One mountain in Walt Disney World takes guests through the countryside and sends them plummeting down into the briar patch. Another famous mountain sets the scene for guests to take a wild ride through an abandoned Western mining town. The third mountain holds a fierce Himalayan secret that guests discover as they speed by on an ancient railroad. Wear a swimsuit If you want to brave a fourth mountain in Walt Disney World as it sends guests down on several thrilling water slides. But if you want to journey through space, rocketing past comets, meteors, and planets, get in line for Space Mountain. Space Mountain made its Magic Kingdom debut in 1975, and this interstellar ride has been a beloved attraction ever since.
1. A Futuristic First
While the original intent of Space Mountain was to create an attraction showcasing Walt Disney’s view of the future, the ride evolved into how the future was viewed by science fiction writers of the 1920s and 1930s. The idea for Space Mountain originated in the 1960s, but the technology didn’t exist at the time to bring the ride to fruition, so it took ten years to design and develop this attraction. Space Mountain was the first thrill ride to use computer-aided design. In the post-show area, look for stickers displayed on luggage celebrating past attractions that also showcased the future, including the Horizons attraction in Walt Disney World’s Epcot.
2. Need for Speed
While your vehicle might feel like it’s zipping through space at top speeds, you are actually only traveling at 28 mph. The steepest drop is 39 degrees. Each rocket vehicle holds seats passengers in a single-file configuration. Even though it’s not one of the fastest attractions in Walt Disney World and doesn’t have any loops, the spectacular futuristic theming easily sets it apart from all other thrill rides.
3. Popular Worldwide
Space Mountain has the added distinction of being in each of the four Magic Kingdom-style Disney parks around the world. Visitors to Disneyland Paris, Disneyland in California, Tokyo Disneyland, and of course the Magic Kingdom in Walt Disney World can all experience this ride. Reserve a FastPass + for this attraction, or be prepared for a long wait.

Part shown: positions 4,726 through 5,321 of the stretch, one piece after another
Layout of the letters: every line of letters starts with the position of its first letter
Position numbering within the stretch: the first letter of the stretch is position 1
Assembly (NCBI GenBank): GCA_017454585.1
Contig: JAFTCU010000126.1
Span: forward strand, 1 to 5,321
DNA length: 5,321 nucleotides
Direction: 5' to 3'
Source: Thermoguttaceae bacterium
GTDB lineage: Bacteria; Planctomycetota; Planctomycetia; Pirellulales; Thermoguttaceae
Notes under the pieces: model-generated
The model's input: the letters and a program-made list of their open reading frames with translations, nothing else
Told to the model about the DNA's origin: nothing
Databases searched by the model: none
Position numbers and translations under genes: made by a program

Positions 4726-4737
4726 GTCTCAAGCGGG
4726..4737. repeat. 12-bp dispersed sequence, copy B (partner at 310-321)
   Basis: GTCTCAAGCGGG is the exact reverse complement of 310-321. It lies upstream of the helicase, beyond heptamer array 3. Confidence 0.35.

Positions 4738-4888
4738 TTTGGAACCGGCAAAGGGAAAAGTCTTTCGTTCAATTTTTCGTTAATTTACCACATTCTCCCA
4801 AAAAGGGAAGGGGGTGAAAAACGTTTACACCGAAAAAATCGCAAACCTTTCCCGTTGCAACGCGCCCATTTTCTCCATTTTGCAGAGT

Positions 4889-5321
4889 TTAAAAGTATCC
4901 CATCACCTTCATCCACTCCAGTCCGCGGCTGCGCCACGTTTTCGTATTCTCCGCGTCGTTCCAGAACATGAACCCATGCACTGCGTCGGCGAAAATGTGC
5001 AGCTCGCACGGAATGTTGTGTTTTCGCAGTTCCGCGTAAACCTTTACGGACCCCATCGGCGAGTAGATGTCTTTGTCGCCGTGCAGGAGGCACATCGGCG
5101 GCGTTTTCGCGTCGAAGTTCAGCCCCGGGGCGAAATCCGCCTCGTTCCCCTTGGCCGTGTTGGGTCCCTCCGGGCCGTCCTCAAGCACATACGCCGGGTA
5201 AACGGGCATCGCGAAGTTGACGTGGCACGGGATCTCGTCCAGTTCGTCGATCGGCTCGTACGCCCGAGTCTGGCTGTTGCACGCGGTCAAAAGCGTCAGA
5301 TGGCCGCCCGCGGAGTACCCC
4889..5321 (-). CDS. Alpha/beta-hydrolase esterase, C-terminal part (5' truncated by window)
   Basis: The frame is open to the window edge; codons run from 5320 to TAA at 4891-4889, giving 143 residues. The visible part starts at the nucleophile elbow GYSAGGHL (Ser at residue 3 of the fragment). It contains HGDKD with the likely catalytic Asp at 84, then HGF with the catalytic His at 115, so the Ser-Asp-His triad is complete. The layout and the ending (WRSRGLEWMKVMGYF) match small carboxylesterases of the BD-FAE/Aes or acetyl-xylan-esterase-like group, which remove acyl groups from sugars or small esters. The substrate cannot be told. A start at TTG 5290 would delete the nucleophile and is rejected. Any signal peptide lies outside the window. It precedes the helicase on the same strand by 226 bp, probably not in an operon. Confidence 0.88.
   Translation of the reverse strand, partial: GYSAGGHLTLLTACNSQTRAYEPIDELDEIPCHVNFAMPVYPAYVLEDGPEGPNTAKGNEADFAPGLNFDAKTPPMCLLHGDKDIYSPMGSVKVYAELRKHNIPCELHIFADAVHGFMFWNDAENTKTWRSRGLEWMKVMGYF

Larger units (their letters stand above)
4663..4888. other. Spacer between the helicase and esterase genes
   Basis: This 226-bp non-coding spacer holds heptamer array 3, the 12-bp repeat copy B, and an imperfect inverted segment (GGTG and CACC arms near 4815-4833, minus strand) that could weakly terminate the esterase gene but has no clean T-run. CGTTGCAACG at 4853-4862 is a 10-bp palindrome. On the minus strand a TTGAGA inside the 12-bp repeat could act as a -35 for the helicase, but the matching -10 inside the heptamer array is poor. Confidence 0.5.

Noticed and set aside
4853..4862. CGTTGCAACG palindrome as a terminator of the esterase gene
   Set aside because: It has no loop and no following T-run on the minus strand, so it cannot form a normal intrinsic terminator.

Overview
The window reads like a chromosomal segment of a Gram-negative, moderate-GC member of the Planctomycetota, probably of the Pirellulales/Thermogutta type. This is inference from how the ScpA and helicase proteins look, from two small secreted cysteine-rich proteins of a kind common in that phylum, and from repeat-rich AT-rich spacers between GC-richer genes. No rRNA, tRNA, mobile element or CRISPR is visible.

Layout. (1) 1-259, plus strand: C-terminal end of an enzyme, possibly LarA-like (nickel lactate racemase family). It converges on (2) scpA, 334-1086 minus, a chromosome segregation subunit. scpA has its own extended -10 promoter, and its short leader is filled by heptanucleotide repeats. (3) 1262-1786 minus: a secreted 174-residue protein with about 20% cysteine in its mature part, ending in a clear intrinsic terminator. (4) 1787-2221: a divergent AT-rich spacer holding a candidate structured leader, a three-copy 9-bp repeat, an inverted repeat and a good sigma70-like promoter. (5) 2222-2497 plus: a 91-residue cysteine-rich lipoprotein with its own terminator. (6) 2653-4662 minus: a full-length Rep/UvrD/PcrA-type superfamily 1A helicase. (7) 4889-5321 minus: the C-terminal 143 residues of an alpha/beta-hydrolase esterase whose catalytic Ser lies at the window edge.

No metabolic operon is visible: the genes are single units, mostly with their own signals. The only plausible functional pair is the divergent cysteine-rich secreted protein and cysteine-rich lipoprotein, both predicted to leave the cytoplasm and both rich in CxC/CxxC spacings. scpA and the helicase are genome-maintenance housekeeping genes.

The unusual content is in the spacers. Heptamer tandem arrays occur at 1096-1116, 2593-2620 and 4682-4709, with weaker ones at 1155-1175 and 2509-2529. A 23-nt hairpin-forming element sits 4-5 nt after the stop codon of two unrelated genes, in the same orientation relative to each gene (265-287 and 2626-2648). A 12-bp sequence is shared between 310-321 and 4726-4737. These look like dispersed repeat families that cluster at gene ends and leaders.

4. Galactic Sized
The white dome of Space Mountain is a Magic Kingdom icon, instantly recognizable by thousands. This building measures 183 feet tall at its peak, allowing for a small building to fit inside. The cone is formed from 72 concrete beams, and each 117-foot long beam was lifted in place by crane. Construction for this classic attraction took two years. The attraction has two tracks: the Alpha track and the Omega track. The Alpha side is slightly longer, but the ride experience is identical for both.
5. Corporate Identity
When Space Mountain originally opened, RCA was the sponsor. A mechanical dog was even part of the attraction in reference to RCA’s traditional mascot. FedEx took over the sponsorship in 1993. This ended several years later, and Space Mountain has been without a corporate sponsor ever since.
6. Space-Age Enhancements
In 2010, Space Mountain received a much-needed makeover. The sound system was renovated with 60 speakers, the décor was refreshed, and the lighting replaced. Each vehicle has a paint stripe on each side that includes a slash of phosphorus. The paint is illuminated by black lights in the loading area, creating the effect of lights streaking through space as your rocket zips around the track.
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What better way to make a new attraction feels like space flight than to get an actual astronaut to help design the ride. Gordon Cooper, an astronaut for the Mercury 9 and Gemini 5 missions, was brought on board as part of the creative design process. In the early 1970s, Soviet cosmonauts visiting the Johnson Space Center in Florida as part of a joint space venture discussion also got a chance to take a ride on Space Mountain.